Lucas Hnath’s The Christians directed by Timothy Bond is a juvenile undramatic portrait of a mega church and its Pastor. Playing at the Wilma Theatre through May 29th, the play tells the story of Pastor Paul, the founder of a successful super church who delivers a sermon (perhaps not incidentally on the day the church, after 10 years, is debt-free) wherein he changes his theological belief on the existence of hell.
After telling a story about a young boy, not a Christian, who heroically saves his own sister by running into a burning building, Pastor Paul concludes from this parable, that this boy will live on in heaven. Hell, Pastor Paul teaches, from the original Greek, is a dumping ground, not an actual place of eternal damnation.
This sermon, delivered by actor Paul Deboy, to his chorus, his congregants (the audience), his wife, (Erika LaVonn) and assistant Pastor Joshua (Delance Minefee), catalyzes his downfall as church membership declines and Pastor Joshua starts his own successful church. The rest of the play vaguely explores this theological controversy in a decidedly dilettantish manner, throwing around biblical verses in a cursory way that does not reflect deeply on the issues Hnath raises.
During the play’s opening sequence, we are entertained by a chorus of 19 singers (all local Philadelphians under the direction of Michael Keck) who sing evangelical songs (indeed I saw one audience member sing along clearly comforted by the play so far) with lyrics such as “build your hopes on things eternal/hold his hand, God’s unchanging hand.” The set, artfully designed by Matt Saunders, reproduces the super church environment.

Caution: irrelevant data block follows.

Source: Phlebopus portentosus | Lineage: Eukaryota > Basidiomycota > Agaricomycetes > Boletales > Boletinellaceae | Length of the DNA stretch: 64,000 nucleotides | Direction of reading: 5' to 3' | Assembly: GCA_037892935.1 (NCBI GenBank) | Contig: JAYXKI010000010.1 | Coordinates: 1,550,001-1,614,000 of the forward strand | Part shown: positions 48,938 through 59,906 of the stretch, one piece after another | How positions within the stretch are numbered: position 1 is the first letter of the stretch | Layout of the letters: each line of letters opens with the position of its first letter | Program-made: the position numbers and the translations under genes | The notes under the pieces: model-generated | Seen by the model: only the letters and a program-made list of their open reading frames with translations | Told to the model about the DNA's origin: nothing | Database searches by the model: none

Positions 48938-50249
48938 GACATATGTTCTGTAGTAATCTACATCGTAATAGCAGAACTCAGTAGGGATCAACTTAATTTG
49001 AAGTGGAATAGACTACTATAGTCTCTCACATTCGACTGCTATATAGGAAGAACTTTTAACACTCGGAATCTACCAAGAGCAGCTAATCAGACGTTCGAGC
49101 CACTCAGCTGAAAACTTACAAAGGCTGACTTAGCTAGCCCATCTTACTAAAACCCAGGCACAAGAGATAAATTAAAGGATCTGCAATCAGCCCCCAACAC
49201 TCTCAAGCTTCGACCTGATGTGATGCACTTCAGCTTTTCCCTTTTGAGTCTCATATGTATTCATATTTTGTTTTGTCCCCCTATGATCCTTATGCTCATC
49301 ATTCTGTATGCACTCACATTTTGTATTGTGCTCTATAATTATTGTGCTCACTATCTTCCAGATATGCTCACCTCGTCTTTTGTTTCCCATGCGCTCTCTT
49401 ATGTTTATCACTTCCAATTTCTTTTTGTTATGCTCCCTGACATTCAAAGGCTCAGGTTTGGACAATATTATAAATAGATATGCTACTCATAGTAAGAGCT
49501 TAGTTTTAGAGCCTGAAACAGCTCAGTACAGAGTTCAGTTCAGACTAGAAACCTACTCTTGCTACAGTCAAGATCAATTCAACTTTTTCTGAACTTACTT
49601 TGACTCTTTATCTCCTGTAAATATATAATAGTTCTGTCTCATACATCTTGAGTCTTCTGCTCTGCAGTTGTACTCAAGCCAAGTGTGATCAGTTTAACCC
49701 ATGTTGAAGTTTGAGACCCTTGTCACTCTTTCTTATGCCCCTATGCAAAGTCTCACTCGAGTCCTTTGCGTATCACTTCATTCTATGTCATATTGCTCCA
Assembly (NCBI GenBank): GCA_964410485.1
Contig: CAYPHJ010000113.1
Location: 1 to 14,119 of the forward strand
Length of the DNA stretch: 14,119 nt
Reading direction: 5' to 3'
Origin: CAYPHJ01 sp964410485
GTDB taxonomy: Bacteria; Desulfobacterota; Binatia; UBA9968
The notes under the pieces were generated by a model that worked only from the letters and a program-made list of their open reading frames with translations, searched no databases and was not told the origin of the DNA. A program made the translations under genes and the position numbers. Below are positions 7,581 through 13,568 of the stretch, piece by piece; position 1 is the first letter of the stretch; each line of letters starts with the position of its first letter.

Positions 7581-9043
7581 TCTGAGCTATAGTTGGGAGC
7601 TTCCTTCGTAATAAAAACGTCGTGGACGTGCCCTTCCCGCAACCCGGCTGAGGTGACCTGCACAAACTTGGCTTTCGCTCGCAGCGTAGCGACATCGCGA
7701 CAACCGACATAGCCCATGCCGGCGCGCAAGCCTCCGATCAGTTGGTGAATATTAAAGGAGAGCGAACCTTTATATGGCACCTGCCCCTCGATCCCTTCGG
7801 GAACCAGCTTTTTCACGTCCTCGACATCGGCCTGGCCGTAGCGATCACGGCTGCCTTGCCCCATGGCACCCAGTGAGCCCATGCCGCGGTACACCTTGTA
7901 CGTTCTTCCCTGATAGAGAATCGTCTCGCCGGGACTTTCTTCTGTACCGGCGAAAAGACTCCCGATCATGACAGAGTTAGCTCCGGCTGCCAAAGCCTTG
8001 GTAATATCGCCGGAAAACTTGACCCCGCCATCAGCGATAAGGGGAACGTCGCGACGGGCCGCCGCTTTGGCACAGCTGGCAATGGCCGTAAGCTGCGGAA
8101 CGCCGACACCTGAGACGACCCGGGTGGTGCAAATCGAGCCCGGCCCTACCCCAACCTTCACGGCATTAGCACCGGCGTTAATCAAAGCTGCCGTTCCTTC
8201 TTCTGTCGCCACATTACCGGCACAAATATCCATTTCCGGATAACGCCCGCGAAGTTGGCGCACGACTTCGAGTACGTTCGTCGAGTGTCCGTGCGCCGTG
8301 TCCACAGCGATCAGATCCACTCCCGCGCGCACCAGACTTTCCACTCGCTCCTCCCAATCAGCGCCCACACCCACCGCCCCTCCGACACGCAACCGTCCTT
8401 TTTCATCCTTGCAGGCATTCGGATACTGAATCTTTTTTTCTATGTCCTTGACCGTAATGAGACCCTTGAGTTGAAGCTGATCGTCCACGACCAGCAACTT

But Hnath’s investigation of the theological concepts of hell, heaven, belief and faith fall short, lacking much substance. There is little, if any genuine drama in the play – Pastor Paul knows exactly what he wants and seems fearless and even arrogant in his manner. His tone and voice are reminiscent of Garrison Keillor from the Lake Wobegon live radio show – a preternaturally calm tone with a sing-songy cadence that does not suggest any struggle with his new belief on sin and the after-life. Pastor Paul seems almost too sure of his theological beliefs and feels talk-show-hosty and condescending to his parishioners.
Hnath too easily settles for a high concept to the detriment of much substance in this undramatic portrayal of a minister and his church. When his wife leaves him at the end of the play, because she does indeed believe in hell and finds his beliefs anathema, there is no pathos, the characters remain hollow, not even rising to the level of ideological talking heads.
The play is more often than not manipulative in its use of music and religion and relies too heavily on them to achieve some higher emotional effect. Nothing seems to be at stake for Pastor Paul who seems at peace in his newfound theological convictions, willing to pay the price (his church, his family) for his beliefs. When he repeats the line “I have a powerful urge to communicate with you, but I find the distance between us insurmountable” it sounds more like an advertising slogan or something easily blurbed by a reviewer than a deeply felt piece of writing.
“The Christians.” Through May 29 at the Wilma Theater, 265 S. Broad St. Tickets $10 and $25. Information: 215-546-7824. www.wilmatheater.org.